Sun Temple Konark (Orissa, India)


My association with Konark temple dates back to my childhood years when a visit to Puri always meant spending some time in the architecturally magnificent temple of the Sun God.

I faintly recollect a child me posing for a photo for my dad’s camera, with one of the huge, intricately carved wheel of the chariot as the background. The black & white photographs are now perhaps untraceable but the memory still lingers on. Bay of Bengal in general is at any time a better variety of sea, so far as its waves, roughness and charm is concerned.

Therefore even after spending years in Mumbai and visiting Goa frequently, Bay of Bengal has always remained an attraction and hence I went back to Puri; after a long flight to Bhubaneshwar another long drive to Puri. Days later it was time to re-visit and explore the biggest tourist attraction in the area: the Sun Temple in Konark, the gorgeous sandstone building, and a UNESCO World Heritage site. A short drive from Puri and we reached the temple complex. The temple remains open to the visitors from sunrise to sunset.

Lots of things have changed since the time I visited last. Earlier climbing upto a certain level in the temple was allowed but now it has been stopped, graffiti being one of the reasons or perhaps it had become a favourite spot for those who wanted to end life unceremoniously… whatever. We took a qualified guide who took us around the entire temple complex explaining and narrating the different aspects of the chariot. Built around the 13th century by Raja Narasimha Deva of Orissa, the temple took around 16 years to be built with the help of 1200 workmen. The Sun Temple is conceived as a massive chariot; hauling the Sun God across the heavens by the might of seven splendidly carved horses, standing aloft on 24 intricately carved chariot wheels, symbolizing the march of time. Two rows of 12 wheels on each side represent either 24 hours in a day or 12 months in a year, the exact is not known. The seven horses are meant to symbolize the seven days of the week.

Depictions on the walls describe the life of those times - royal, social, religious and military and the intricate carvings on the walls and wheels of the chariot are unprecedented in history. Earlier, this temple was also termed as the ‘Black-Pagoda.’ It was a nightmare to the sailors who feared that a strong magnet on top of this temple drew the ships near to the coast causing shipwrecks. The water current in this part of Bay of Bengal is very strong.  Abul Fazl, Akbar's official historian has mentioned Konark in his Ain-i-Akbari, much before it turned to ruins and he was amazed at the beauty of the spectacle. Although the temple was a grand conception, it was never fully completed because that kind of grandeur in plan was too much to be actually carried out.  It is also said that the temple had fallen into disuse after the Muslims visited it and time brought this colossal monument into its present ruined condition; only two temples out of the total 22 in the entire temple complex exist today.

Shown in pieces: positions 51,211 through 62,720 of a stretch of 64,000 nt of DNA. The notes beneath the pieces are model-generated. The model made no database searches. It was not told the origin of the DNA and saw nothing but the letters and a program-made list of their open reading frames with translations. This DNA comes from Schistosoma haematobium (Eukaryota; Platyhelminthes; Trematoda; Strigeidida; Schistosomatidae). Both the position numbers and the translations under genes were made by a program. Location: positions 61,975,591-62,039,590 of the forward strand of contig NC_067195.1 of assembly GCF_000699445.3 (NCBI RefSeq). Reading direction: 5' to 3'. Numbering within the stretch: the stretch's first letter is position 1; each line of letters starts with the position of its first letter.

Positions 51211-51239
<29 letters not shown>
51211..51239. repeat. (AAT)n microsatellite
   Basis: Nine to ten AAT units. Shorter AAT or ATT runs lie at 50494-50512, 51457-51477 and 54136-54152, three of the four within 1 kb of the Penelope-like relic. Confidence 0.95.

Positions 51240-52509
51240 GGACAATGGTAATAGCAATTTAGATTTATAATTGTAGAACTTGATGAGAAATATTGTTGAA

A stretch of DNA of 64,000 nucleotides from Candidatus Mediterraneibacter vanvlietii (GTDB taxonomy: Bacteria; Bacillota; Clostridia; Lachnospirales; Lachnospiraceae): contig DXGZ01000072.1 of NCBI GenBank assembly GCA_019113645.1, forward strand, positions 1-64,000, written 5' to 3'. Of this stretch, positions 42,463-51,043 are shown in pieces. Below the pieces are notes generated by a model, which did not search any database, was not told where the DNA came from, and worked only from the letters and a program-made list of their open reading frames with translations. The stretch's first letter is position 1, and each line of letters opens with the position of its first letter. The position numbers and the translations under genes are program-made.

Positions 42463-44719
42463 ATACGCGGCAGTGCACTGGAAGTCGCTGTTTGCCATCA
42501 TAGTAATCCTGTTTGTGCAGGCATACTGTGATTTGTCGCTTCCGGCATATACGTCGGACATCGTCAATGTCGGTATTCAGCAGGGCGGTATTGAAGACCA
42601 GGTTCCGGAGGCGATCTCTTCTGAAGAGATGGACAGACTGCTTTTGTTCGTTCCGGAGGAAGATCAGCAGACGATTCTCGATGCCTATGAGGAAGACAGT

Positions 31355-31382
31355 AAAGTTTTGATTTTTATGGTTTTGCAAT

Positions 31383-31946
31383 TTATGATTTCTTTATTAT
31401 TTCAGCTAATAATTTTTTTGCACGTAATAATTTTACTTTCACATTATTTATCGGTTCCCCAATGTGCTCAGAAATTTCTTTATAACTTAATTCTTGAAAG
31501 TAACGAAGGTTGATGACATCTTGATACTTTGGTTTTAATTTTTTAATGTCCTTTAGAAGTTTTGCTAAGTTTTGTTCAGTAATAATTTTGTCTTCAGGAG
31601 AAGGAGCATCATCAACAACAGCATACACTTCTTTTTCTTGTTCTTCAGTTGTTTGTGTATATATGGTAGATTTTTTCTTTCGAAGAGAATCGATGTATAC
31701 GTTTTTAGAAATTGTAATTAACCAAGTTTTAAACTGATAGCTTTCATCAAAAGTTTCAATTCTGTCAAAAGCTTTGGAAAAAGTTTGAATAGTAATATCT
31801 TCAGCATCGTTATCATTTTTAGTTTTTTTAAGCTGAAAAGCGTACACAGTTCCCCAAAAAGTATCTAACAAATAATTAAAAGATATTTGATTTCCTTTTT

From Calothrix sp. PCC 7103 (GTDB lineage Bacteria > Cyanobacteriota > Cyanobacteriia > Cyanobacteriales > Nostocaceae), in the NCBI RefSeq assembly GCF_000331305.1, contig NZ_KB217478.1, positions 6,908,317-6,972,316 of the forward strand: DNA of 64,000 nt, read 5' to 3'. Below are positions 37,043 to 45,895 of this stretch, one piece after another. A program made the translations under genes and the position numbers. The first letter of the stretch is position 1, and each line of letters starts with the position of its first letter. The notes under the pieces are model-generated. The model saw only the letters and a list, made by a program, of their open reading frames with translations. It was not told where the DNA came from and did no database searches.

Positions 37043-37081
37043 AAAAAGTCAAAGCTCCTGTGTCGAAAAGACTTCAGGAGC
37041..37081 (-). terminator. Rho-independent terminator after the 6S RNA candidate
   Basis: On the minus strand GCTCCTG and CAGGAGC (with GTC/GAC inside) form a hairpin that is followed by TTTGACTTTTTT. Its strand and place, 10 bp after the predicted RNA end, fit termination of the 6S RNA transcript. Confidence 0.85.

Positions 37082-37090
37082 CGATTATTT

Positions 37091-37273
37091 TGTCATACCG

We moved from one platform to the other listening to the stories of construction and the number of mythological tales associated with it. Photography was on in full swing. There were professionals with their hi-tech equipments and there were amateurs like us who were more interested in photographing ourselves keeping the most vivid religious architecture in the background. Even though the great tower of this temple has lost much of its glory and portions of the shrine of the presiding deity has crumbled, the temple is still a brilliant chronicle in stone with the ‘Mukkhasala’ or entrance hall continuing to interest both devotees and visitors.

The walls of this magnificent ruin are adorned by exquisite sculptures covering many aspects of life. Scenes of love and war, transactions, hunting, teaching, dancers, mythical figures, birds, animals and loads of intricate designs are beautifully depicted on the walls. Although the main sanctum is in ruins, the 39-meter high audience hall and the dance hall are still there.

Two horses and two monolithic elephants, exhibit the dynamism of the sculpture. Adjacent to the main temple is the ‘Natya Mandir’ or the dance hall, intricately carved with musicians and dancers in various poses from the original temple dances. Today the amphitheater with the Sun Temple at the backdrop is the venue for one of the most exciting dance festivals.

The ancient stones ring with the sound of ankle bells and the beat of the drums as the exponents of classical dance take the stage during the Konark Dance Festival in winter. Out of the chariot-temple scenario we visited the Sun Temple Museum. Run by the Archaeological Survey of India, the museum has an excellent collection of sculptures from the temple ruins and books about the architectural masterpiece of Oriya Art. From here we moved towards the beach that is known for its infamous strong water current.

Being much peaceful than Puri, the Sun Temple of Konark stood gorgeously on the wind swept sand dunes of the Bay of Bengal fringed with palm and casuarinas plantations making the scene absolutely marvelous and memorable.